Germany has regained a place among the world's ten most attractive locations for manufacturing industries, a study has found. But labor, energy and administrative costs still provide ample scope for improvement.
Because the manufacturing industry creates 23 percent of Germany's gross domestic product (GDP), an industry-friendly environment is crucial for Europe's biggest economy. A study released by the Cologne Institute for Economic Research (IW) on Monday (22.10.2012) reveals Germany has moved closer to its global industrial rivals in terms of its attractiveness to industrial companies.
The IW survey took a look at the leading 45 world economies, ranking Germany in fifth place, which was a considerable leap from the 14th place it held in a similar 1995 study.
The institute regarded the United States as the best industrial location, as companies faced the lowest level of red tape. Sweden, Denmark and Switzerland also outdid Germany in the rankings.
However, Germany was closing the gap on these countries, IW director Michael Hüther told a news conference, stressing that Germany was "strong and growing" like hardly any other traditional economic power in the Western world.
According to the IW survey, Germany's strongest points were its stable supply of energy and raw materials, its advanced infrastructure, high education levels and reliable legal framework. Moreover, a competitive industrial environment fosters innovation, while open markets prevent the emergence of monopolies, IW said.
However, Germany's industrial advantages were facing a risk of being overshadowed by rising costs for energy, notably for electricity.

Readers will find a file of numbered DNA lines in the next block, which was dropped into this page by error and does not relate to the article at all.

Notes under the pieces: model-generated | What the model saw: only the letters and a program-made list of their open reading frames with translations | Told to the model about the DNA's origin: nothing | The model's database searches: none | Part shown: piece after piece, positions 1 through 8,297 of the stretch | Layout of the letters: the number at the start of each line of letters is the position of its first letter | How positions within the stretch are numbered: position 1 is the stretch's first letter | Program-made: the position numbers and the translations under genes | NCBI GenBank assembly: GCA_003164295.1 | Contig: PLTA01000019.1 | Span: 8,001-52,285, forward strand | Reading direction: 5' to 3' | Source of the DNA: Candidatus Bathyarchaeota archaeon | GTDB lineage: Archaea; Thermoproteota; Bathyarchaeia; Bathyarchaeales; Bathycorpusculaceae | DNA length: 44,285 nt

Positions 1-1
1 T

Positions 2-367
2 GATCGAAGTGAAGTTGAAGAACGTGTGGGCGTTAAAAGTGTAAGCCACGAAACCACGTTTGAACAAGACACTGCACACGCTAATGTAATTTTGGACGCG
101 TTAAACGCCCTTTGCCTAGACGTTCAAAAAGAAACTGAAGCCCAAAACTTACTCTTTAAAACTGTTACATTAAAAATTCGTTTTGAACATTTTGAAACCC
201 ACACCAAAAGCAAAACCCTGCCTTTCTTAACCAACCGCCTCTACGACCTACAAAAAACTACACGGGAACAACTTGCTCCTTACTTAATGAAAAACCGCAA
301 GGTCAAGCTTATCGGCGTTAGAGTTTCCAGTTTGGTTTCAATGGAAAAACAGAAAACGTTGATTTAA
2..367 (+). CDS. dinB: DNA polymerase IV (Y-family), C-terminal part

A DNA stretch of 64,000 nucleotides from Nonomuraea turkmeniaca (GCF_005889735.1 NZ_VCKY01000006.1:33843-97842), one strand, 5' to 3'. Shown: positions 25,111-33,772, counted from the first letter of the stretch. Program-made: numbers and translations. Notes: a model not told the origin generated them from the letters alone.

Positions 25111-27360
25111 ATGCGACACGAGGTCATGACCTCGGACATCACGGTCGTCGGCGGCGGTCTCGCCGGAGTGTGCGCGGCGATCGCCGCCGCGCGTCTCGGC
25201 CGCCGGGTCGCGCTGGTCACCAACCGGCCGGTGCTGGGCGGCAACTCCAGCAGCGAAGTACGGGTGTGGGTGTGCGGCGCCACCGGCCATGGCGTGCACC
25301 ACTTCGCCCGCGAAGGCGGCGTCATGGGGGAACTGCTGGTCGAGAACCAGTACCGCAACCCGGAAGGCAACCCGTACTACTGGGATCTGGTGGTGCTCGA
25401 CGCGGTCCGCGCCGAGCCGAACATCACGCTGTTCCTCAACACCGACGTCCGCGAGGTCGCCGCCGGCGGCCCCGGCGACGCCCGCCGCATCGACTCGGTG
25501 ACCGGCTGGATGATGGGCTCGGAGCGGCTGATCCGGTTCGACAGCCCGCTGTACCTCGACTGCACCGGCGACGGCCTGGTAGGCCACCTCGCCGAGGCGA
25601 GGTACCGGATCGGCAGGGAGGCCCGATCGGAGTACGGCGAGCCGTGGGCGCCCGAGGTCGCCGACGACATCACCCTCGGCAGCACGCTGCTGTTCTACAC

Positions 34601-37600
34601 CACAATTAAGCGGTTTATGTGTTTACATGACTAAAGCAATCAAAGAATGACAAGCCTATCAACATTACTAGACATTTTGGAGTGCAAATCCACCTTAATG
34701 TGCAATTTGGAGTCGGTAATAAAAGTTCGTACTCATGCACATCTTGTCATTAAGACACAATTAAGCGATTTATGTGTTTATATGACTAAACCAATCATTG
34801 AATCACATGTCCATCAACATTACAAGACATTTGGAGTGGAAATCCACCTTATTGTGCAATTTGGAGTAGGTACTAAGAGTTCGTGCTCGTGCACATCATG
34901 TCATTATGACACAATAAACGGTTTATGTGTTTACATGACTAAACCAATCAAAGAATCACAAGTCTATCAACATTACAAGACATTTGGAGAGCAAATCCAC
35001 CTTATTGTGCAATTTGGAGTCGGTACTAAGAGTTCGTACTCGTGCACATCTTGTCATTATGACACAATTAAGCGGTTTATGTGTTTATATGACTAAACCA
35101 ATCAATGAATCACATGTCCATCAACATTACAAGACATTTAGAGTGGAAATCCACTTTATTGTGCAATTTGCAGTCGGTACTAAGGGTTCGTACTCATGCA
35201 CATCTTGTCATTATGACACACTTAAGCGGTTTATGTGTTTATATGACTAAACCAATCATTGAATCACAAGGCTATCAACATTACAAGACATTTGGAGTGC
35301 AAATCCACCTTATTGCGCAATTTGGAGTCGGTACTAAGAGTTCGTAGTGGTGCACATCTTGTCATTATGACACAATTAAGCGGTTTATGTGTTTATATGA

Hüther said he saw cost pressure arising from the German government's drive to replace conventional power generation with renewable forms of energy in the course of the next decade. Furthermore, the country's cost structure - including labor costs, taxes and environment levies - was an ongoing weakness.
"The cost index for Germany is 29 percent worse than the average of all 45 industrialized countries, and definitely needs improvement," he said.
IW found that Germany, Japan and South Korea were the three countries in the world where industry played the most significant role in national wealth creation. Unlike most Western nations, the institute said, Germany had resisted efforts to increase the services sector to the detriment of the manufacturing industry.
"This has made it possible for Germany to stabilize and develop its industrial base, which is made up of small and medium-sized companies rooted in strong networks and industrial clusters in their home regions," the IW report said.
Small and mid-sized companies provide for four out of five Germany industry jobs and are often described as the backbone of the German economy. In recent years, more and more of them have successfully ventured out into international markets.
However, Germany's strong dependence on exports was described by IW as a risk. Should the global economic climate continue to cool in the next month, the institute said, the German manufacturing industry was bound to suffer too.